1 / 38

# Planning with Incomplete, Unbounded Information - PowerPoint PPT Presentation

Planning with Incomplete, Unbounded Information. May 20, 2003 Tal Shaked. Types of Incomplete Information. Finite set of states (objects, relations) Uncertain of current state Realistic? Infinite set of states Many objects and relations (most unknown) Too large to reason about directly.

I am the owner, or an agent authorized to act on behalf of the owner, of the copyrighted work described.

## PowerPoint Slideshow about 'Planning with Incomplete, Unbounded Information' - sinjin

An Image/Link below is provided (as is) to download presentation

Download Policy: Content on the Website is provided to you AS IS for your information and personal use and may not be sold / licensed / shared on other websites without getting consent from its author.While downloading, if for some reason you are not able to download a presentation, the publisher may have deleted the file from their server.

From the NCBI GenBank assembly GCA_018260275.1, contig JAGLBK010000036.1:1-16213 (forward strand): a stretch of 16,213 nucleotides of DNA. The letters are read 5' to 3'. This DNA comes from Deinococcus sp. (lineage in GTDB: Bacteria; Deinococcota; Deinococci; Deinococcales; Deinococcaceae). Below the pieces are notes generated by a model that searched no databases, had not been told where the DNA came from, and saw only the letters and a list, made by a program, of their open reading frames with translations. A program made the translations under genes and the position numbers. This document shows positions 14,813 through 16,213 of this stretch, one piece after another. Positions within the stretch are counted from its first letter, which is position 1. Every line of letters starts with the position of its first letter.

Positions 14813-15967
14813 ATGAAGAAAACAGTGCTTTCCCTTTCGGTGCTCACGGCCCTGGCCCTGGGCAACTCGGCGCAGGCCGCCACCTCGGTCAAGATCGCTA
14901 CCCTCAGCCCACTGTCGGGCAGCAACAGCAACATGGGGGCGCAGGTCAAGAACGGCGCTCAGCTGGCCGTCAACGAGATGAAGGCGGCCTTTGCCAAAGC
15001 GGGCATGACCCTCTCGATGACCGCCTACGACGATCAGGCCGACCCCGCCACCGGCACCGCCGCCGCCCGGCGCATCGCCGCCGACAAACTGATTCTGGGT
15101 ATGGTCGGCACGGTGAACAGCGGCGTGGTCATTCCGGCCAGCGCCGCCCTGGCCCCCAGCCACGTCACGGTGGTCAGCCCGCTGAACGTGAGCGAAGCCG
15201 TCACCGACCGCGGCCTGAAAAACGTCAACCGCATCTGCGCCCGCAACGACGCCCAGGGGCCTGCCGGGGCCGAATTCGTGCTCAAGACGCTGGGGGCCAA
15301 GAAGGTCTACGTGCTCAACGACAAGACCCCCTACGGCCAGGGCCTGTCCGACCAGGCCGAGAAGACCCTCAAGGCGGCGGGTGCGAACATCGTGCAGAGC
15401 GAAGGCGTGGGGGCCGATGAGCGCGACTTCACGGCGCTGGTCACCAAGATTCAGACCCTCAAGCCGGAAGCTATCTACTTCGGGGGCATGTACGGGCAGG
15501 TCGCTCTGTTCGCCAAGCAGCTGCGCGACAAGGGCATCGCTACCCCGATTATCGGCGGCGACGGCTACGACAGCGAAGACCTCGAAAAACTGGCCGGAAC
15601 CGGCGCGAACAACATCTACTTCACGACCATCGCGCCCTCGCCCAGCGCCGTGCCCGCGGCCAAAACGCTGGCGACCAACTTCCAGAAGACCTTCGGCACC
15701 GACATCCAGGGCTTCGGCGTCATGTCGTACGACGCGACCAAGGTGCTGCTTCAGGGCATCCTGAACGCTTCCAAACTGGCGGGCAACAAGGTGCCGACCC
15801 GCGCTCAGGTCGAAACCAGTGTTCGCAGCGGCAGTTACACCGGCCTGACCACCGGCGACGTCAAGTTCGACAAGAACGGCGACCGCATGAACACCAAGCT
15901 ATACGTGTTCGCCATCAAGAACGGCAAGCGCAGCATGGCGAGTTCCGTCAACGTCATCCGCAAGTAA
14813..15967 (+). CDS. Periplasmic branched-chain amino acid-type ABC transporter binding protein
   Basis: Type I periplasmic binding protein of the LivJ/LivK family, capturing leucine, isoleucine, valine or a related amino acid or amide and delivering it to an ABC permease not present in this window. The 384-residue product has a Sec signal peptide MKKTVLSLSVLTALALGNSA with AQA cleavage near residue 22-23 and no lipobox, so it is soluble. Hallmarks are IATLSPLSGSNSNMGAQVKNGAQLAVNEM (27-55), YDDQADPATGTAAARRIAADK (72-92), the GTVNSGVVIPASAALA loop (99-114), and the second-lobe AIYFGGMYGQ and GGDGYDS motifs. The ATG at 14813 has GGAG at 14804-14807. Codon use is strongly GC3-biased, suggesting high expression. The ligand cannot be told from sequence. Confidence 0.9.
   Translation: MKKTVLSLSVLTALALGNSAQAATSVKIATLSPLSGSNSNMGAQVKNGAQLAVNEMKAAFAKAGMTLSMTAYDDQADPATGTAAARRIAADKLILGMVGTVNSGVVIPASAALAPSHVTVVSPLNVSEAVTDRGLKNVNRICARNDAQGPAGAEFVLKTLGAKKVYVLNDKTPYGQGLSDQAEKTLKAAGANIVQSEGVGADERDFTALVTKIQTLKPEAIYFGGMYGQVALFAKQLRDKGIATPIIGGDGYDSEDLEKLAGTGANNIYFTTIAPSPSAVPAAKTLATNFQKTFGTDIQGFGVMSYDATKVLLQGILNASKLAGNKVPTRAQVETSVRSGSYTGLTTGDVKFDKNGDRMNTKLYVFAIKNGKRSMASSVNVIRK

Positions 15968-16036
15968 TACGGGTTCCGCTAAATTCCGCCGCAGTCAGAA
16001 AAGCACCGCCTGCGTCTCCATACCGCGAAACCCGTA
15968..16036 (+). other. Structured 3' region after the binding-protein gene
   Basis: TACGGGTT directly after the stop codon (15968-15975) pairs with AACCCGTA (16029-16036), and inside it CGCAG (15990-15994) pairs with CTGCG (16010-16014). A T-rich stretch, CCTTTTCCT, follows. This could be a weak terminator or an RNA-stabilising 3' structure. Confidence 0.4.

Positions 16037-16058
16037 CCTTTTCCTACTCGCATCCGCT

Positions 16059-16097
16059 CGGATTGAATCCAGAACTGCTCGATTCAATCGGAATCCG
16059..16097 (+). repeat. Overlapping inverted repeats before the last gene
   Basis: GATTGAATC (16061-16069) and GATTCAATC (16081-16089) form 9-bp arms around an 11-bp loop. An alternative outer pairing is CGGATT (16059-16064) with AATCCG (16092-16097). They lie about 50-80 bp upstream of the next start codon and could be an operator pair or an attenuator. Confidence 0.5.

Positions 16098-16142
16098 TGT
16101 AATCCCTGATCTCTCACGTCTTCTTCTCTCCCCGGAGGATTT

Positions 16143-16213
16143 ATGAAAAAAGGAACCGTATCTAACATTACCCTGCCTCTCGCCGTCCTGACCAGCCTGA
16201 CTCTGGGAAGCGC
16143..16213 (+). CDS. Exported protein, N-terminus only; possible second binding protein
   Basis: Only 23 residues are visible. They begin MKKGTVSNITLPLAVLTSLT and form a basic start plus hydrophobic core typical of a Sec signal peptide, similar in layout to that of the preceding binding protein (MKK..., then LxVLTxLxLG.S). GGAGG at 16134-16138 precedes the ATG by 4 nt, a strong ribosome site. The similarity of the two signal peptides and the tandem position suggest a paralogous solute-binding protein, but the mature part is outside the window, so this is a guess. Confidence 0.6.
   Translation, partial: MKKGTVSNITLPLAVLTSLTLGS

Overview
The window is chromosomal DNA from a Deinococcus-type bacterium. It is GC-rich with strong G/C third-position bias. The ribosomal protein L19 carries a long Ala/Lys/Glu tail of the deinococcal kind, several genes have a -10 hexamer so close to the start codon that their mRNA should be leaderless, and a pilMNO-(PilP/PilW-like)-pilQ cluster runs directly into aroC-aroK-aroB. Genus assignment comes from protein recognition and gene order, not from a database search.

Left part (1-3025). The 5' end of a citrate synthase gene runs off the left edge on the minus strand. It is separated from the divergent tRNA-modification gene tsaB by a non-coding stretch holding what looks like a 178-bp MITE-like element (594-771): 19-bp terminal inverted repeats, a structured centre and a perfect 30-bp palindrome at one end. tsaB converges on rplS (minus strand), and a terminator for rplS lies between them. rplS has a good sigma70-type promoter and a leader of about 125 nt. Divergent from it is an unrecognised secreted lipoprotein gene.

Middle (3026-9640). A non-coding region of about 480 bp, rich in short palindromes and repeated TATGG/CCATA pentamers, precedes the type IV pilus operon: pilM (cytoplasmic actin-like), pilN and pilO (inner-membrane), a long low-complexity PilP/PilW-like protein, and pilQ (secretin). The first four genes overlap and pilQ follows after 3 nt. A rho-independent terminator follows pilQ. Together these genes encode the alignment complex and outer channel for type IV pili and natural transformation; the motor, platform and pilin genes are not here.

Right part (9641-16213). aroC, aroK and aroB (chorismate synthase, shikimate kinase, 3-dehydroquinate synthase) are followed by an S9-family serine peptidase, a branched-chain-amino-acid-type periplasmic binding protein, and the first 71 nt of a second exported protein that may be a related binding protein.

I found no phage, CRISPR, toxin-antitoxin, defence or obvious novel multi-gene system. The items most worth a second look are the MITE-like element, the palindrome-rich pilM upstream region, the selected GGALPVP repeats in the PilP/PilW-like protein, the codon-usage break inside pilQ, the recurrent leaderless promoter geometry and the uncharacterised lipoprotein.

- - - - - - - - - - - - - - - - - - - - - - - - - - E N D - - - - - - - - - - - - - - - - - - - - - - - - - -
Presentation Transcript

### Planning with Incomplete, Unbounded Information

May 20, 2003

Tal Shaked

• Finite set of states (objects, relations)

• Uncertain of current state

• Realistic?

• Infinite set of states

• Many objects and relations (most unknown)

• Too large to reason about directly

• Unix/Internet

• Puccini and Rodney

• Web

• Web services

• DAML-S (DAML+OIL)

• Problems with existing planners

• Puccini, PKS

• What is difficult

• LCW review

• Ideas to improve planners

• How PKS works